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Interesting Facts About the Red Fox

written by: Diana Cooper•edited by: Sarah Malburg•updated: 4/12/2011

This wonderful creature is intelligent, cunning and beautiful. Find red fox interesting facts, including information on their description, behavior, diet, life span and more.

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    The Red Fox

    Red Fox The red fox belongs in the same family (Canidae) as dogs, wolves, coyotes and jackals. Males are referred to as dogs, females as vixens and babies as pups or cubs. They are the largest of the true foxes and the most widespread of all wild members in the Canidae family. Red foxes live in most parts of the Northern Hemisphere and in isolated parts of the Southern Hemisphere. Like raccoons, they can be found in both rural and urban habitats, including grasslands, forests, deserts, mountains, farms, suburban areas and cities. Continue reading for more red fox interesting facts.

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    Not all red foxes have rusty or orangish-red fur. Some have black, brown or silver fur. The length of an adult, including the head, body and tail, is approximately 30 to 54 inches (2 1/2 to 4 1/2 feet) and the weight is normally between 6 1/2 to 24 pounds. The tail is roughly one third of the total length and females are generally smaller than males. The tail, also called "brush", is bushy and is used to cover the body during cold weather. The muzzle is elongated with whiskers and the ears are large and pointed.

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    Red Fox The red fox is a clever and cunning animal. They are often seen walking around by themselves, but they normally live in a family group, including a male, a breeding female, her pups and sometimes those from previous litters and older family members. They have adapted to live in populated areas and are seldom aggressive toward humans. However, they can be a threat to domestic animals. Red foxes are mostly active during dusk, night and dawn, but they can be spotted during the day hours. Unlike most dogs, they are good climbers and can sometimes be seen standing or resting on low branches of trees during the day. They communicate with sound (barks, howls and whines), scent and visual cues.

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    The red fox is not a picky eater. They are omnivorous, meaning they eat both animal and plant foods. Usually, more than 60 percent of their diet consists of mammals, such as rabbits, rodents, woodchucks and squirrels. The rest of their diet can consist of fruits, vegetables, nuts, birds, frogs, fish, turtles, eggs, worms, insects and dead animals. In areas around humans, they are known to eat chickens, pet rabbits and guinea pigs, pet food and garbage. Red foxes have excellent senses, including sight, smell and hearing, which makes them great hunters. They spend about five hours during the day searching for food. They will store the food they don't eat for their next meal by covering it with dirt, leaves or snow and marking it with urine.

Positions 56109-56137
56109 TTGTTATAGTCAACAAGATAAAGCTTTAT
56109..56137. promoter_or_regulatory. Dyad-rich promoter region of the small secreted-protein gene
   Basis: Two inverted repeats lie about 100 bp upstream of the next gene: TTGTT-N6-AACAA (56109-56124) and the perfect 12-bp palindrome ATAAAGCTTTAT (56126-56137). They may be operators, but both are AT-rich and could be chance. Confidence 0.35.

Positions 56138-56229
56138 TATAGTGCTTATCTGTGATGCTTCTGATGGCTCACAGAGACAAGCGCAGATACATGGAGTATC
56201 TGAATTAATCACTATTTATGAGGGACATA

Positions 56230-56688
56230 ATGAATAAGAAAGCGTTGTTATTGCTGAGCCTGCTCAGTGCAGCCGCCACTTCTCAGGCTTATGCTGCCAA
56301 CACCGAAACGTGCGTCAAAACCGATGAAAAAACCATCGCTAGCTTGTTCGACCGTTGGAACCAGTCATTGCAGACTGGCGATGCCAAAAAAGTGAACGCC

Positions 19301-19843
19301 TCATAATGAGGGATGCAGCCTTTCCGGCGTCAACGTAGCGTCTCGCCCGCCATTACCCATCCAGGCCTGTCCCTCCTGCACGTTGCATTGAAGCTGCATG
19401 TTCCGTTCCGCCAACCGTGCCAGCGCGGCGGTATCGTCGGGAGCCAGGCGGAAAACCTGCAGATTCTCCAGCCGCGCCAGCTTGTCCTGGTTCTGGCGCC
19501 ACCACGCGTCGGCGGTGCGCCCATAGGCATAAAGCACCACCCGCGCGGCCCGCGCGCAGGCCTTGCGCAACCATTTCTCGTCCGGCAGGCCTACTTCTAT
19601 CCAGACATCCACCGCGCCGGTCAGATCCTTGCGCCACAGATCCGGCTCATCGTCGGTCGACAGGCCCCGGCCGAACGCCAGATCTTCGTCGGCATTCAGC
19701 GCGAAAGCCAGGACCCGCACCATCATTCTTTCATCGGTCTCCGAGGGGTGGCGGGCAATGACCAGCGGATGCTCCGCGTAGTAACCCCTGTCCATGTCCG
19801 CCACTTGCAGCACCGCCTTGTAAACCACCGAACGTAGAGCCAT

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    Baby Red Fox The female is pregnant for about 53 days and will normally have four to six babies. The pups weigh between 1.8 and 5.3 ounces at birth and are blind and helpless for about two weeks. Their fur is woolly and brown or gray in color and their noses are pink. The nose will turn black within a week and the fur of most will turn red in about one month. The pups will feed on their mother's milk for four to five weeks, then start to eat solid food (initially regurgitated by the mother). By eight weeks, they are fully weaned and are able to eat food provided by the parents. At three to five months of age, the pups become independent. At nine to 10 months of age, they are fully grown and sexually mature.

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    More Information

    The following are more red fox interesting facts:

    • Farmers used to kill foxes for eating their chickens. Today, many welcome their presence because they eat rodents and grasshoppers that damage their crops.
    • The red fox can carry contagious diseases, including rabies, distemper and mange.
    • Unlike dogs, a gray muzzle does not necessarily indicate an old fox. The sure way of knowing how old the fox is, is by looking at how worn down its teeth are.
    • In the wild, their average life span is two to four years.
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    National Geographic:

    Wildlife Online:

    Pelotes Island Nature Preserve:

    Canadian Geographic:

    Photo Credit:

    Ca-non / Flickr

    Ca-non / Flickr / Flickr